Eight months into 2023, rice exports surged to an all-time high at nearly six million tons, a 20% increase compared to last year, reaching 89% of the target this year.
This number is taken from the latest data of customs, bringing the total rice export turnover in the period to almost $3.2 billion, a 34% increase in value.
The Philippines, China, Indonesia and Ghana imported the most Vietnamese rice with a growth rate from 3% to nearly 1,500% over the same period last year.
A farmer harvests rice in Dong Anh, Hanoi.
Vietnam's rice exports are expected to receive a significant boost in the remainder of the year with a surge in orders from new markets. However, there is concern among export enterprises that domestic supply might not be enough to meet the demand.
Speaking to VnExpress, a CEO of one enterprise in the Mekong Delta said that the rice supply in the Vietnamese market will remain relatively stable in the fourth quarter, while the demand in many countries has increased significantly.
Last year, Vietnam exported 7.2 million tons of rice, including additional imports of 500,000-700,000 tons from India and 300,000 tons from Cambodia. This year, imports from these countries have been reduced due to India's rice export ban. Despite normal weather conditions during the autumn-winter crop, the rice yield is only on par with 2022.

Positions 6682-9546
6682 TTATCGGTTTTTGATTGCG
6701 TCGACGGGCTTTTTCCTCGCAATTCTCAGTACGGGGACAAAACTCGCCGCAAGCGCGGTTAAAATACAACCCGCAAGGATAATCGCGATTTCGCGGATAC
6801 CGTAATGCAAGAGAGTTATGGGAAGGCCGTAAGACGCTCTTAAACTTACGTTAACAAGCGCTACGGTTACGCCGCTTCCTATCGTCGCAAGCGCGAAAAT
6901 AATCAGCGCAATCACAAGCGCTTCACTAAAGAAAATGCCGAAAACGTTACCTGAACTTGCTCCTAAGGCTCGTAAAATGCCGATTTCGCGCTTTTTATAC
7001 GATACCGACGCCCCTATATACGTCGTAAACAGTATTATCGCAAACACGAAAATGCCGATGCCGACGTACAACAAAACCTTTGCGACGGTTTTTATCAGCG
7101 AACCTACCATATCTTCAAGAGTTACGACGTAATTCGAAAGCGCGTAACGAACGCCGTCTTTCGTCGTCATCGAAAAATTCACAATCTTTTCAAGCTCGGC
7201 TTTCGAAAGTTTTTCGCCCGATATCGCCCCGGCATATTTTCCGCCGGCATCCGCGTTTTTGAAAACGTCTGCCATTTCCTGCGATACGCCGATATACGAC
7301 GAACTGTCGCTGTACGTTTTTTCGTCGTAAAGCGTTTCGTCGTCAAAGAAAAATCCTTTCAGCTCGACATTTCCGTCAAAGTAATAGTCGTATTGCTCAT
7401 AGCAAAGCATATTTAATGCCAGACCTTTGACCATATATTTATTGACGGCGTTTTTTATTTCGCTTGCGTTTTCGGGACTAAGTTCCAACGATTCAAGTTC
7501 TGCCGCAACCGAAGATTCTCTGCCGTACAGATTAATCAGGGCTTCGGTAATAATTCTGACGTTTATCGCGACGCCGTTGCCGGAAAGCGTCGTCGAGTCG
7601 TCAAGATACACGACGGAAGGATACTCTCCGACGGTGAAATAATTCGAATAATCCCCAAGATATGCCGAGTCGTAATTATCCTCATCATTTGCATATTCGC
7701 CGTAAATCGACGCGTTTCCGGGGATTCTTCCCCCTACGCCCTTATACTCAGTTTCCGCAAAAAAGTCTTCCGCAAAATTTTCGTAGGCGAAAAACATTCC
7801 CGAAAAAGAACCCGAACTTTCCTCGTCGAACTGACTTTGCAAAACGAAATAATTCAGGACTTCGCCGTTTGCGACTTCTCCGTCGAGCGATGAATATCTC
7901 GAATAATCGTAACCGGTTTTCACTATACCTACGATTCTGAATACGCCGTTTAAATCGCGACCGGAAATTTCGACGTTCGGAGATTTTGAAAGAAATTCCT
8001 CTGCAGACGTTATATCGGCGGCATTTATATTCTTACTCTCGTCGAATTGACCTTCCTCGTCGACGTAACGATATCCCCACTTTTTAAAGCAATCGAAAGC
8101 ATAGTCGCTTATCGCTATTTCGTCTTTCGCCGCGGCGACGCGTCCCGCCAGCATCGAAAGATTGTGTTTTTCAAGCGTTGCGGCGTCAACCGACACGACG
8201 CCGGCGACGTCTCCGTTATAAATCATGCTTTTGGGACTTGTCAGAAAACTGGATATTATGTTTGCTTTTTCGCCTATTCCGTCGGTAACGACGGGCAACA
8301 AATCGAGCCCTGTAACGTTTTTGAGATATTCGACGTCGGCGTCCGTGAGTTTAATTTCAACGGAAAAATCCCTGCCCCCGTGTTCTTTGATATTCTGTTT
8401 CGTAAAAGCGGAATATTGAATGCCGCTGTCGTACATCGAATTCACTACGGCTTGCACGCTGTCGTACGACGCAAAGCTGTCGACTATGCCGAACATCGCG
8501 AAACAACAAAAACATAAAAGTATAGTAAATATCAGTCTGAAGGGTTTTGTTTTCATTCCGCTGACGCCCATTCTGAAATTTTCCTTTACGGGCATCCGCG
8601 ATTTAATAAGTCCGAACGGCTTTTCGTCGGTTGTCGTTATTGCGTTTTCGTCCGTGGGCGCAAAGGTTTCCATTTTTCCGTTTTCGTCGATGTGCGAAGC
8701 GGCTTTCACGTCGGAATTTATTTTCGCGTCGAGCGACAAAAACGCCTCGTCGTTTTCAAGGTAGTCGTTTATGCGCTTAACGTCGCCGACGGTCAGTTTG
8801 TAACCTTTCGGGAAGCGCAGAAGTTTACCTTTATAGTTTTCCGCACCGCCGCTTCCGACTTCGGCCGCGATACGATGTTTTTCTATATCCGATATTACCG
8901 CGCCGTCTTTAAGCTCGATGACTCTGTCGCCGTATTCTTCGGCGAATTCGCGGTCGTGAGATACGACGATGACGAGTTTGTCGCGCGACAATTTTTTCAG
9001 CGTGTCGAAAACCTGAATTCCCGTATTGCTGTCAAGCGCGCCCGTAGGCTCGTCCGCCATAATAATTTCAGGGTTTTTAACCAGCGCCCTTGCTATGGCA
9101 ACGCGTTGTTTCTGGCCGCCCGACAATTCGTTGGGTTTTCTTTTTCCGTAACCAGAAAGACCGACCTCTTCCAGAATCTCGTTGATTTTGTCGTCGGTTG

"With demand exceeding supply, it is highly unlikely for exports to exceed expectations and reach the goal of 7.5-8 million tons," the CEO said.
Nguyen Viet Anh, General Director of Orient Rice Co. Ltd., is worried about the export balance this year.
He cited data from the U.S. Department of Agriculture, which indicated that Vietnam's inventory-to-consumption ratio was only 11%, while the recommended level is 22%. This ratio has fallen further to just 8.5% after India's ban on rice exports.
"Enterprises are grappling with the problem of farmers overselling their produce. The number of brokers in the market is rapidly increasing, causing disruptions and financial losses for many enterprises," said Anh.
Not only did they lose their deposit, but they were unable to purchase rice from previously affiliated farmers, he added.
In a recent report sent to the prime minister, the Vietnam Food Association highlighted the rapid rise in rice prices, which has broken the supply chain from farmers to traders, processing mills and export enterprises. These challenges have made it difficult for export companies to source goods and fulfill their contractual obligations.
While export rice prices have declined over the past few days, domestic rice prices are still on the rise. Currently, domestic rice prices stand 5-7% higher than export prices, equivalent to $660-680 per ton for 5% broken rice.